South transept portal of Saint Honoré
While each of the west portals is unified in theme and was probably executed quite quickly, the south transept portal bears witness to work over an extended period and changes of intention. The lowest level including the interlaced arches belongs to the earliest work at Amiens in 1220: the mason's trowel in the lowest courses on the left of the portal may indicate the placing of a foundation stone or the burial spot for Master Robert de Luzarches. The stolid figures of clergy and angels lining the portal belong to the 1230s--the style matches that of the western portal of Saint Firmin. Towards 1240 the voussoirs were installed, bringing an extended program of key Old Testament figures from Adam to John Baptist and major and minor prophets. It is hard to understand how this learned program was thought appropriate to frame the frankly demotic theme of the tympanum which depicts the life and miracles of the sainted bishop Honoré (patron saint of bakers, hence the Boulevard Saint Honoré in Paris). At a time of financial and social crisis the clergy were looking to deploy their most popular interlocutors. However, at the last moment (c.1250) presumably at the request of a wealthy donor, it was decided to relegate the bishop from the central trumeau and insert the charming Vierge dorée carved in the most fashionable Parisian style.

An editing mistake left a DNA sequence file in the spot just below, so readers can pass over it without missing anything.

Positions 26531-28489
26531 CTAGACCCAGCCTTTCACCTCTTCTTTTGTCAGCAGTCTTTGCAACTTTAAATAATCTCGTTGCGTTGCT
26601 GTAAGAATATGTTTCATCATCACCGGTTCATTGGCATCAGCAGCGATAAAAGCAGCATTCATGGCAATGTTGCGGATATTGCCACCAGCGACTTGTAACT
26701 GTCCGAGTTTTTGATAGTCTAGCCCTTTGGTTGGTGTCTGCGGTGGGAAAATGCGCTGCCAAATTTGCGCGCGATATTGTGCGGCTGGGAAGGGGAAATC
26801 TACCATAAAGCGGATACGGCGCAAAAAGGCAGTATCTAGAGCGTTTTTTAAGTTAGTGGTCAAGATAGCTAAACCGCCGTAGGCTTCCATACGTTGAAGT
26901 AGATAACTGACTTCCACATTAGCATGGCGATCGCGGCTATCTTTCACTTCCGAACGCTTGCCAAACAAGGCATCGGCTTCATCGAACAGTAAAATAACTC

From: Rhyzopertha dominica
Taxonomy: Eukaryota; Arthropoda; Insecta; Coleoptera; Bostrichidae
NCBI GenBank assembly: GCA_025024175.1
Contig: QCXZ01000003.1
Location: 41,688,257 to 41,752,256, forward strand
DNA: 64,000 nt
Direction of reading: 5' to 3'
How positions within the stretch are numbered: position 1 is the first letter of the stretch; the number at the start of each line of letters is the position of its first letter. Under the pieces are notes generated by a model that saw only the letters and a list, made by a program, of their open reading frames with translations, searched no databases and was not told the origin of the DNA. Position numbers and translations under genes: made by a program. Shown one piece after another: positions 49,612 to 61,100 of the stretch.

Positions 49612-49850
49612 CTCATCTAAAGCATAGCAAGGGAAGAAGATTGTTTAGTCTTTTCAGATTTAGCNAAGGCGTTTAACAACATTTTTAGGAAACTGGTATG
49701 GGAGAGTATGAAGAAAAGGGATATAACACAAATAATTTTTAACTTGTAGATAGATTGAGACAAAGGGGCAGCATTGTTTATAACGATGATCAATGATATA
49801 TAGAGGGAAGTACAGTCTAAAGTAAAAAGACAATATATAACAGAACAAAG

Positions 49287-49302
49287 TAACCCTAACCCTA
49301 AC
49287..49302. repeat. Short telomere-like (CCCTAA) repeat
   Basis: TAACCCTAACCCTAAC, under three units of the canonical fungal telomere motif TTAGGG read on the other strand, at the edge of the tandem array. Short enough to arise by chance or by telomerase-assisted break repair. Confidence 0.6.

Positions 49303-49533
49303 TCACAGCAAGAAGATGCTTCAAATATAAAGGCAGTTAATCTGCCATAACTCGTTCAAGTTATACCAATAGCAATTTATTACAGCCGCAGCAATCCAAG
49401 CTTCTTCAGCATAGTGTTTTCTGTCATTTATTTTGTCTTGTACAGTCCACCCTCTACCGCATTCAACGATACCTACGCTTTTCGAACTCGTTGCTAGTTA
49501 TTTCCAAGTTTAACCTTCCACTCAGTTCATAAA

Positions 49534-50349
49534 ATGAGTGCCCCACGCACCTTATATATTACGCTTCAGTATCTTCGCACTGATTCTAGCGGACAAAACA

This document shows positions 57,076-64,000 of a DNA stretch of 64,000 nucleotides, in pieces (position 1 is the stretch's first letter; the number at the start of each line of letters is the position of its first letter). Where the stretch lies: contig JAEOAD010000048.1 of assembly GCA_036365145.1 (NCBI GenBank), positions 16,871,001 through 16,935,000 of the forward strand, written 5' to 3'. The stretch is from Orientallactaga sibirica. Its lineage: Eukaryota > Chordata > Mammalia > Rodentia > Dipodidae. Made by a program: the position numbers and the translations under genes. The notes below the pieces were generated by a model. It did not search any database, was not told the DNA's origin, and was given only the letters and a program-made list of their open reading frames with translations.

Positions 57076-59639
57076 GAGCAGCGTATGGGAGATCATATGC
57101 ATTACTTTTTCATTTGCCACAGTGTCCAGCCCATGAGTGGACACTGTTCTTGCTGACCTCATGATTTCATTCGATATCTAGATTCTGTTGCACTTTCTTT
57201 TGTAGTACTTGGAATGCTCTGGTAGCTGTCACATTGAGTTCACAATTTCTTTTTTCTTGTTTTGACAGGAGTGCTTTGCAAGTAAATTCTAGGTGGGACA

This was the portal used every day by members of the clergy passing from their homes in the cloister to their stalls in the choir.